How the music of Swan Lake became the ballet's most enduring constant.
25 Oct 2023
It’s portrayed in popular culture as an enduring and stable classic. But in reality there is very little that is predictable about Swan Lake. Even the ballet’s uniform rows of women in white tutus aren’t aways guaranteed. Some productions alternate white swans with black swans for a chequerboard of intricate corps formations. When Marius Petipa rechoreographed Swan Lake for its St Peterburg premiere in 1895, he originally had in mind a ballet of white, black and “rose” swans!
Some Swan Lake's end happily: Rothbart defeated and Odette returned to human form. Most end tragically with one or both lovers perishing in the eponymous lake, occasionally with an apotheosis depicting their reunion in the afterlife. There can be a jester, or a grumpy old tutor, or Siegfried might have a mate called Benno. But if there’s one constant about Swan Lake – and it’s certainly not the designs, the costuming or even the choreography – it’s Tchaikovsky’s music. What the St Petersburg Gazette boldly declared in 1877 remains true today: “the entire essence of the ballet is in the music.”
Yet if Tchaikovsky’s luscious score makes Swan Lake Swan Lake, seasoned critics and balletgoers know that no two productions arrange the musical numbers in the same way. As musicologist Roland Wiley explains, every Swan Lake is a tussle between “musical coherence” and “choreographic expediency.” Some numbers, like the cygnets’ dance, the national dances, and the climactic revelation of Siegfried’s deception, are reliably kept in situ by the logic of storytelling and their popularity with audiences. Other pieces are swapped in and out, moved around, abbreviated or extended according to the wishes of choreographers and musical directors.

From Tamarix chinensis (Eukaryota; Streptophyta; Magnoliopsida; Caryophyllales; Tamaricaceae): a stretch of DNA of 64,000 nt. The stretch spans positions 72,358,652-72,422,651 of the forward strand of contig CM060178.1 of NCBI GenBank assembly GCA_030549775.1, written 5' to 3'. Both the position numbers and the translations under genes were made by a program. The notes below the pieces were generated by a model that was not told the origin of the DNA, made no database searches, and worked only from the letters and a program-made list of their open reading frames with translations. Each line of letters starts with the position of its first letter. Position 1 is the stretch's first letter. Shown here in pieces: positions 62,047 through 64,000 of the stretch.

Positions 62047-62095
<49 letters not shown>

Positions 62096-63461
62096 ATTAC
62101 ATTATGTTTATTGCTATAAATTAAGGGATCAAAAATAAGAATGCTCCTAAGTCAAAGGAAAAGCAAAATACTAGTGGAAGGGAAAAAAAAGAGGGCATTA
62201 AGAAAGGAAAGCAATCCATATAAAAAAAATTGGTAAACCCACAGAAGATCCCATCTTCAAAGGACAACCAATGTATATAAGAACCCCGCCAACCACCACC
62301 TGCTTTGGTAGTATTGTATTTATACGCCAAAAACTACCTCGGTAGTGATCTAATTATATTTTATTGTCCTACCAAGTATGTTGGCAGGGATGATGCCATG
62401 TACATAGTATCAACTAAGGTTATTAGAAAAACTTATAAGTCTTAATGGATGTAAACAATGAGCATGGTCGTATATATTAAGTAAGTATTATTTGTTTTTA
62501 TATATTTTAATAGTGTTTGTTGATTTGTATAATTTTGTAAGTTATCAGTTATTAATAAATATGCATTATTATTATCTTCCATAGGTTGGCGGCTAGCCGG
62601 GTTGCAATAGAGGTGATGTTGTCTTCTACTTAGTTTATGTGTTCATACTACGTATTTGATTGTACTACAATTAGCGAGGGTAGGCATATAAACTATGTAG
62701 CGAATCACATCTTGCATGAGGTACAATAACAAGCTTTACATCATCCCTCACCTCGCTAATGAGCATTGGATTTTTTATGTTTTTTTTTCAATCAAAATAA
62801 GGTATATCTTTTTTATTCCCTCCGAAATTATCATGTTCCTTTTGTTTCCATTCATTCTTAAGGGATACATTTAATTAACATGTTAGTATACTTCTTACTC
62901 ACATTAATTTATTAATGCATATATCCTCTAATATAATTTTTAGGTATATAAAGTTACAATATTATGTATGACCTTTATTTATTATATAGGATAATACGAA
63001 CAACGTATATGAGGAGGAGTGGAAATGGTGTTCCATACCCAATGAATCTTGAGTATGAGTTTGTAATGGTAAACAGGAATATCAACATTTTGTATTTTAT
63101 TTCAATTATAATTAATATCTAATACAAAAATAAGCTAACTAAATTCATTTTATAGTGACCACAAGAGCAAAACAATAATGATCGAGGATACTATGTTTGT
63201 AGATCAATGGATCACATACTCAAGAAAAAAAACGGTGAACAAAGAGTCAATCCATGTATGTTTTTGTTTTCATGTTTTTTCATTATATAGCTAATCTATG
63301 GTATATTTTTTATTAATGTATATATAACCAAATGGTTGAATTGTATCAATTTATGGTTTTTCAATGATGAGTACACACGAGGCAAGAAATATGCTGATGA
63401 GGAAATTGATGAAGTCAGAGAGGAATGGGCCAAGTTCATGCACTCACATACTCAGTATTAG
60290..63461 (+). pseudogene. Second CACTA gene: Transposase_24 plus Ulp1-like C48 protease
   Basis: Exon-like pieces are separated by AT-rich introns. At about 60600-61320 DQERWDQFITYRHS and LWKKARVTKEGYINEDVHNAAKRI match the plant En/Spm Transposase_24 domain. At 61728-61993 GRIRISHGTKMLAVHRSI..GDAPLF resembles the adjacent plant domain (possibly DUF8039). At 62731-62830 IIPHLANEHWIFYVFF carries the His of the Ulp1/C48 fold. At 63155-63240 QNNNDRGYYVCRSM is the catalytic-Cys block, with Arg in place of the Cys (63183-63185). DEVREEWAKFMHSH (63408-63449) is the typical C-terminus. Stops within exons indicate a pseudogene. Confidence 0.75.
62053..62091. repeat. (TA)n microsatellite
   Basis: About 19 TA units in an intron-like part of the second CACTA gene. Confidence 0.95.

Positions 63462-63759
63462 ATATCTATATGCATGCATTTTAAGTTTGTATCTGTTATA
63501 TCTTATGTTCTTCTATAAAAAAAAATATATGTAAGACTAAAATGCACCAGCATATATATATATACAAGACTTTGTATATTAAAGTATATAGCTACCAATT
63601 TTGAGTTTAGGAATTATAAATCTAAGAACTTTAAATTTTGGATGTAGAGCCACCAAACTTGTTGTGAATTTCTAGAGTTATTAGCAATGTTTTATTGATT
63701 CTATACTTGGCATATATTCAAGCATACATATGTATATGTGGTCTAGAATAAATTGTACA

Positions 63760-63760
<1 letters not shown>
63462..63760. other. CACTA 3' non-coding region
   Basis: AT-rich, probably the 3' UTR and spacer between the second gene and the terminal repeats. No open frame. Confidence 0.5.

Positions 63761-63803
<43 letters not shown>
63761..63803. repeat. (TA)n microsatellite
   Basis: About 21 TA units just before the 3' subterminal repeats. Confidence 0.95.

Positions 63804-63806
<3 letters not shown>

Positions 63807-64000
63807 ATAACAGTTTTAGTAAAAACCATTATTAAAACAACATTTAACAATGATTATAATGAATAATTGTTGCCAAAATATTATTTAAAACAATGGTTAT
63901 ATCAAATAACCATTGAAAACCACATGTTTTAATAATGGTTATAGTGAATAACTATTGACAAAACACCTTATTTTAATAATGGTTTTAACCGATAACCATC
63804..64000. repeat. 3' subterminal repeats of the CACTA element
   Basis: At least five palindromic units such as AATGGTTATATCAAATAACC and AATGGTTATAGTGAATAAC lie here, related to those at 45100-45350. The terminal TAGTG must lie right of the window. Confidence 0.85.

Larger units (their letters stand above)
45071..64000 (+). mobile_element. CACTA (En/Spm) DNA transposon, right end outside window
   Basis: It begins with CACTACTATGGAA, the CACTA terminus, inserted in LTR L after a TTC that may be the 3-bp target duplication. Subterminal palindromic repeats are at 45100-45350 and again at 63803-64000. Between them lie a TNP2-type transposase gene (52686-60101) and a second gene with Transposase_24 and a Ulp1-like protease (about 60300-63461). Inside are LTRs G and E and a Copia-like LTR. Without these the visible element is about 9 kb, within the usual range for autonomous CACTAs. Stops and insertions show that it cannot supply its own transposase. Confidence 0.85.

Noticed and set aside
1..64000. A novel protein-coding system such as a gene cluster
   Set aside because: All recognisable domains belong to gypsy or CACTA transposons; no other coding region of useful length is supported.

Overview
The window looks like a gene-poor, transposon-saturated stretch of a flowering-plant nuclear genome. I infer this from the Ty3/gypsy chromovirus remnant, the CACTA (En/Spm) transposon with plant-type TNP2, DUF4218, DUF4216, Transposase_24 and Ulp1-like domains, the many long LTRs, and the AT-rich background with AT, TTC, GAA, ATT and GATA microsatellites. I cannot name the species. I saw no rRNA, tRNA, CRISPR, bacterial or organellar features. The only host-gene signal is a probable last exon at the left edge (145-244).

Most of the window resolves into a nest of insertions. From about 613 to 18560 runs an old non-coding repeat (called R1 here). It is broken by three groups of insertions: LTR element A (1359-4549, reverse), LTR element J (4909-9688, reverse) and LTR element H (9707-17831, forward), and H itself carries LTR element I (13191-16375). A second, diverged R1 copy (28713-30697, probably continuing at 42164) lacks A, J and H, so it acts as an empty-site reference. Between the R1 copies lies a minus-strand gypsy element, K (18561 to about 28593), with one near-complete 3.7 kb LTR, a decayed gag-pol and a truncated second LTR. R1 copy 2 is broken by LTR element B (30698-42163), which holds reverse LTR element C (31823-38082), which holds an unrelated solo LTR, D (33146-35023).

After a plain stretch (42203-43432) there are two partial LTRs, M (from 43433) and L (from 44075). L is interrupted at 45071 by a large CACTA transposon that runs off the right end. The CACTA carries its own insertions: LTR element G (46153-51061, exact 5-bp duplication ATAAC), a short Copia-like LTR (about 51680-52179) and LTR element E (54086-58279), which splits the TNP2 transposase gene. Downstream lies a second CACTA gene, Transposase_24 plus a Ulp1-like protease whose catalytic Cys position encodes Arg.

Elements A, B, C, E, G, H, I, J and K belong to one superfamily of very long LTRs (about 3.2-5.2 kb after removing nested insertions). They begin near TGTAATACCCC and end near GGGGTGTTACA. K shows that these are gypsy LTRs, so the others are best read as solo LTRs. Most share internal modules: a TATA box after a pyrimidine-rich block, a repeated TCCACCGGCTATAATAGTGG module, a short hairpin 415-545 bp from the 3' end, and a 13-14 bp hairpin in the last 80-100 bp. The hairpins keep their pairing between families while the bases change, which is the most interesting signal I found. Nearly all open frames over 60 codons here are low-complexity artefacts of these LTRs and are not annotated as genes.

This continual shuffling and re-editing would not surprise Tchaikovsky, who was familiar with the compromises that shaped ballet composition in the nineteenth century. Swan Lake’s creation was at a time when choreographers typically dictated to composers the length and time signature of each musical number, and star ballerinas routinely interpolated music from other sources to show off their talents in choreographies tailor-made for them.
Indeed, Tchaikovsky narrowly avoided sharing billing for Swan Lake with Ludwig Minkus when the Bolshoi’s leading ballerina, Anna Sobeshchanskaya, made her debut as Odette. Unhappy with Reisinger’s original choreography and daunted by the complexity of Tchaikovsky’s scoring, Sobeshchanskaya petitioned Marius Petipa in St Petersburg for an alternative pas de deux for her performance. Petipa obliged, choosing music by Minkus. When Sobeshchanskaya announced the new number’s inclusion, Tchaikovsky protested vigorously; but she insisted. In a flash of inspiration, he engineered a musical solution. He promised Sobeshchanskaya music corresponding “bar to bar, note for note” with Minkus, and appeased her with an extra variation for good measure.
By the time Petipa rechoreographed Swan Lake himself in the 1890s, Tchaikovsky’s renown, and Petipa’s own collaborations with the composer, banished any such thought of compromising the ballet’s musical integrity. Some productions today may add music that Tchaikovsky wrote for other purposes. Yet the essence of Swan Lake remains basically the same, loved and recognisable in whatever final form the score is heard.